Huhne and Pryce sentenced to eight months each in prison

Former Lib Dem energy secretary and his former wife jailed.

Chris Huhne's fall is complete. Appearing at Southwark Crown Court, the former Lib Dem cabinet minister has just been sentenced to eight months in prison for perverting the course of justice. Vicky Pryce was also sentenced to eight months. 

In an interview with the Guardian hours before he was sentenced, Huhne said: "I am sorry. I want to say that to family, to friends, to constituents and to colleagues, and more broadly to everybody who cares passionately about the causes I care about, including saving the planet for our children and our grandchildren." He added that he had hoped Pryce would not be found guilty "for the sake of the family". 

Pleading for mitigation, Huhne's QC John Kelsey-Fry said that his client had already suffered "the direst consequences for this aberrant behaviour ten years ago" and urged the judge to give him the shortest sentence possible. He added that Huhne had done the honourable thing and "fallen on his sword" by pleading guilty and avoiding the "bloodbath" of a trial. But the prosecuting counsel, Andrew Edis, attacked Huhne's conduct of his defence as "scandalous" and his "highly selective amnesia" when interviewed by the police. The judge, unsurprisingly, paid more heed to Edis's arguments. 

As for the Lib Dems, they can reflect that, in one respect at least, fate has been kind to them. Had it not been for the 1,300 postal votes caught up in the Christmas post in 2007, Huhne would have defeated Nick Clegg and the Lib Dems would have just seen their leader imprisoned. 

Former energy secretary Chris Huhne and his ex-wife Vicky Pryce arriving seperately for sentencing at Southwark Crown Court. Photograph: Getty Images.

George Eaton is political editor of the New Statesman.

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The public like radical policies, but they aren't so keen on radical politicians

Around the world, support for genuinely revolutionary ideas is strong, but in the UK at least, there's less enthusiasm for the people promising them.

You’re probably a getting a little bored of the litany of talking head statistics: trust in elected officials, parliament, the justice system and even democracy itself has been falling steadily for years and is at record lows. Maybe you’ve seen that graph that shows how people born after 1980 are significantly less likely than those born in 1960 to think that living in a democracy is ‘essential’. You’ve possibly heard of the ‘Pasokification’ of the centre-left, so-named the collapse of the once dominant Greek social democratic party Pasok, a technique being aggressively pursued by other centre-left parties in Europe to great effect.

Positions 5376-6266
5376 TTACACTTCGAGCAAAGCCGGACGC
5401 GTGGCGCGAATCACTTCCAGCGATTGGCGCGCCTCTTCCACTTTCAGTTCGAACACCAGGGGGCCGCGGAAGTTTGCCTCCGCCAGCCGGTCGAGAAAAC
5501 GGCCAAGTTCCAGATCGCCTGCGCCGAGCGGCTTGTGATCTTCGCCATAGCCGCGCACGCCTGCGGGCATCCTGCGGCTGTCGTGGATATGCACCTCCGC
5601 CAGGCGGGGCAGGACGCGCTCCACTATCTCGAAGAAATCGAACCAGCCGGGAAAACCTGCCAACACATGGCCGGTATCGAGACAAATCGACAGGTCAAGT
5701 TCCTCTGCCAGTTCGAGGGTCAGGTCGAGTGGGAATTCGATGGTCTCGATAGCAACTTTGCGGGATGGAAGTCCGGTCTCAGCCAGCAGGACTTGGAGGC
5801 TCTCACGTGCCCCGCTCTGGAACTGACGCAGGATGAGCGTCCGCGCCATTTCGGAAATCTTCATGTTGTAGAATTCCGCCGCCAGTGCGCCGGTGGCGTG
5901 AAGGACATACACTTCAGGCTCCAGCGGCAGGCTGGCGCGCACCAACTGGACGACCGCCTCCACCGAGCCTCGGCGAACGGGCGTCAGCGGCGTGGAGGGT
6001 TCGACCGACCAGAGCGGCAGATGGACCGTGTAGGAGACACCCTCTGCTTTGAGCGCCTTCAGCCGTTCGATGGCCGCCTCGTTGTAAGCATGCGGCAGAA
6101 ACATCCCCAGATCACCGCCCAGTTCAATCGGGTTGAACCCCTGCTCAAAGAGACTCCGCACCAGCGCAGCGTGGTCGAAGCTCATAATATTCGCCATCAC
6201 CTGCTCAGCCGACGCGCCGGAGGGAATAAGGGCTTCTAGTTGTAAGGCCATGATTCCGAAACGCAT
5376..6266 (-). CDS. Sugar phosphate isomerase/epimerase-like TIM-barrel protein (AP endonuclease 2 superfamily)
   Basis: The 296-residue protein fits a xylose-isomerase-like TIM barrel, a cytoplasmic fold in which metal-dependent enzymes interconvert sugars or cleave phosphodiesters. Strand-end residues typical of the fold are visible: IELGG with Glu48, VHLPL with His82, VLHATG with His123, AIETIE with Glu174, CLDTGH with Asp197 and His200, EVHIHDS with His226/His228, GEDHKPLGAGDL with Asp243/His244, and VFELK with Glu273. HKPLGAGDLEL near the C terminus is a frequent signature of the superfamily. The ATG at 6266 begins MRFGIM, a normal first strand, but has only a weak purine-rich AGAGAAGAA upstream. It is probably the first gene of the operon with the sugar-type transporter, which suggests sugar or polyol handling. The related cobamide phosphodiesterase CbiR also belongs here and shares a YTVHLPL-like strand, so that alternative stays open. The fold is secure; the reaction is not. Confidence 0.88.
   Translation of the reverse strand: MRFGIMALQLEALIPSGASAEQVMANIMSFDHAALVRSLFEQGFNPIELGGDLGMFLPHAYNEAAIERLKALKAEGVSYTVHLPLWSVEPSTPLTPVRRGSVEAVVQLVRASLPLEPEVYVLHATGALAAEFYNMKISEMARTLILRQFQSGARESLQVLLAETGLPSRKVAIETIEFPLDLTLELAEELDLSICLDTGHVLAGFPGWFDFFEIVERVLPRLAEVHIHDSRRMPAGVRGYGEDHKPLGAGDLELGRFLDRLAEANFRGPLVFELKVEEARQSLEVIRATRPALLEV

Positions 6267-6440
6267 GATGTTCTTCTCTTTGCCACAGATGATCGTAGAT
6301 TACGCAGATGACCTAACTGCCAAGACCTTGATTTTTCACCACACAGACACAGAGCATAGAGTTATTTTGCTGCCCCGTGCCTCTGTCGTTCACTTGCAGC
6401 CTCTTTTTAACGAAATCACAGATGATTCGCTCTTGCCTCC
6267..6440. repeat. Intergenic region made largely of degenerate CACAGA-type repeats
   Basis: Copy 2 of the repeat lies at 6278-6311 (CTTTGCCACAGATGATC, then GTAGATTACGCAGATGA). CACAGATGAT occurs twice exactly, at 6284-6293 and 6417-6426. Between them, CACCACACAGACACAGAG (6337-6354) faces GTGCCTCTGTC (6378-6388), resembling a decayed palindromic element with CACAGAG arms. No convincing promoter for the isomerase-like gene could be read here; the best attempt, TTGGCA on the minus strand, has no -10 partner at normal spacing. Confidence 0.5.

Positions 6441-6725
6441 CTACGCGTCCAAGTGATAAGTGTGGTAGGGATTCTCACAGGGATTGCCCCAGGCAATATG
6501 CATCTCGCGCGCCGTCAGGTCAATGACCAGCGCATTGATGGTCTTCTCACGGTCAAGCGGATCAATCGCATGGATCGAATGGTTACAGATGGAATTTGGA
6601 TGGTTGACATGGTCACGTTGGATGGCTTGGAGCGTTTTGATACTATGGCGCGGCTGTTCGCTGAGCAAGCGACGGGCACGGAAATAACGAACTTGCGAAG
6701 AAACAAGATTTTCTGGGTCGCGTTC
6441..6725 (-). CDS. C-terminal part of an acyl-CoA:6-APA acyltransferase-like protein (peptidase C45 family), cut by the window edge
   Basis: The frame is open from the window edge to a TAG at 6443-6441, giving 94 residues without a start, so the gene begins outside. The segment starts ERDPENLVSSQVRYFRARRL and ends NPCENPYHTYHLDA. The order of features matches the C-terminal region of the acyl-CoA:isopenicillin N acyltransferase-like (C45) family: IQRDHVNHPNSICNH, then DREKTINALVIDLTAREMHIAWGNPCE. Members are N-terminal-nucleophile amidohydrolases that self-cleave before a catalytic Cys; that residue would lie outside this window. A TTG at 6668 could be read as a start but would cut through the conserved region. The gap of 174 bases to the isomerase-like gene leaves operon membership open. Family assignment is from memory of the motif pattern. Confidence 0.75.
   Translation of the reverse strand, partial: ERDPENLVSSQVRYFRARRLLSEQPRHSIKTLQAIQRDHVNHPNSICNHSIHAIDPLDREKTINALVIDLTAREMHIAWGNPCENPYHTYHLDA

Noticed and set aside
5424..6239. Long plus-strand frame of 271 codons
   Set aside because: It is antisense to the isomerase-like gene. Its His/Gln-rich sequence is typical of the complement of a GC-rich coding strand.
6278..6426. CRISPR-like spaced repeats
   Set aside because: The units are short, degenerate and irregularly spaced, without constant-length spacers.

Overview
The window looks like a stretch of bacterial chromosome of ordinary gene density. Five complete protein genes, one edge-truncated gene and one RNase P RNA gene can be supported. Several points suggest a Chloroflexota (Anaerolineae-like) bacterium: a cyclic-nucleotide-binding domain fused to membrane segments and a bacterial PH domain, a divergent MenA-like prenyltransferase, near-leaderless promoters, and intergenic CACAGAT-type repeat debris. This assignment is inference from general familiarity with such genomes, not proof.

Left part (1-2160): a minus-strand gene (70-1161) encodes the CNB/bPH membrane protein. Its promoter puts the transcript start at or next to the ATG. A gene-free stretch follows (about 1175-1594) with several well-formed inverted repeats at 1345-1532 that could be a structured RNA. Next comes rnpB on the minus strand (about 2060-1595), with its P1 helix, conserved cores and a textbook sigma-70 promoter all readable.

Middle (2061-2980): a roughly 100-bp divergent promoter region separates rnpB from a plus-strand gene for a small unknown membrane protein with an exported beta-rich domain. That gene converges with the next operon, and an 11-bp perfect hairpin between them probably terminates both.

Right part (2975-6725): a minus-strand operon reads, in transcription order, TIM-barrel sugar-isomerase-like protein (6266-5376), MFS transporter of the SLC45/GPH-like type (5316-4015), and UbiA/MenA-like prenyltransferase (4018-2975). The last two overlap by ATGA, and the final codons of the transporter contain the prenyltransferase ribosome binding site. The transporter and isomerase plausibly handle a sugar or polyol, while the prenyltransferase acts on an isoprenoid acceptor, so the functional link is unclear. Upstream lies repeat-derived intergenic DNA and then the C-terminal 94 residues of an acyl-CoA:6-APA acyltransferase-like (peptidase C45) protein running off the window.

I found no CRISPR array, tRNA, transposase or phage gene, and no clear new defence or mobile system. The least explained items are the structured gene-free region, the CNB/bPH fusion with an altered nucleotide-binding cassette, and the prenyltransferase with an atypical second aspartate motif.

And so, goes the logic, there is a great appetite for something different, something new. It’s true! The space into which Trump et al barged leaves plenty of room for others: Beppe Grillo in Italy, Spanish Podemos, Bernie Sanders, Jean Luc Melanchon, and many more to come.

In my new book Radicals I followed movements and ideas that in many cases make someone like Jeremy Corbyn seem positively pedestrian: people who want to dismantle the nation state entirely, use technology to live forever, go off grid. All these ideas are finding fertile ground with the frustrated, disillusioned, and idealistic. The challenges of coming down the line – forces of climate change, technological change, fiscal crunch, mass movements of people – will demand new types of political ideas. Radical, outsider thinking is back, and this does, in theory at least, offer a chink of light for Corbyn’s Labour.

Polling last week found pretty surprising levels of support for many of his ideas. A big tax on high earners, nationalising the railways, banning zero hours contracts and upping the minimum wage are all popular. Support for renewable energy is at an all-time high. According to a recent YouGov poll, Brits actually prefer socialism to capitalism, a sentiment most strongly held among younger people.

There are others ideas too, which Corbyn is probably less likely to go for. Stopping benefits entirely for people who refuse to accept an offer of employment is hugely popular, and in one recent poll over half of respondents would be happy with a total ban on all immigration for the next two years. Around half the public now consistently want marijuana legalised, a number that will surely swell as US states with licenced pot vendors start showing off their dazzling tax returns.

The BNP effect used to refer to the problem the far-right had with selling their ideas. Some of their policies were extremely popular with the public, until associated with the BNP. It seems as though the same problem is now afflicting the Labour brand. It’s not the radical ideas – there is now a genuine appetite for those who think differently – that’s the problem, it’s the person who’s tasked with delivering them, and not enough people think Corbyn can or should. The ideal politician for the UK today is quite possibly someone who is bold enough to have genuinely radical proposals and ideas, and yet appears extremely moderate, sensible and centrist in character and temperament. Perhaps some blend of Blair and Corbyn. Sounds like an oxymoron doesn’t it? But this is politics, 2017. Anything is possible.

Jamie Bartlett is the head of the Violence and Extremism Programme and the Centre for the Analysis of Social Media at Demos.

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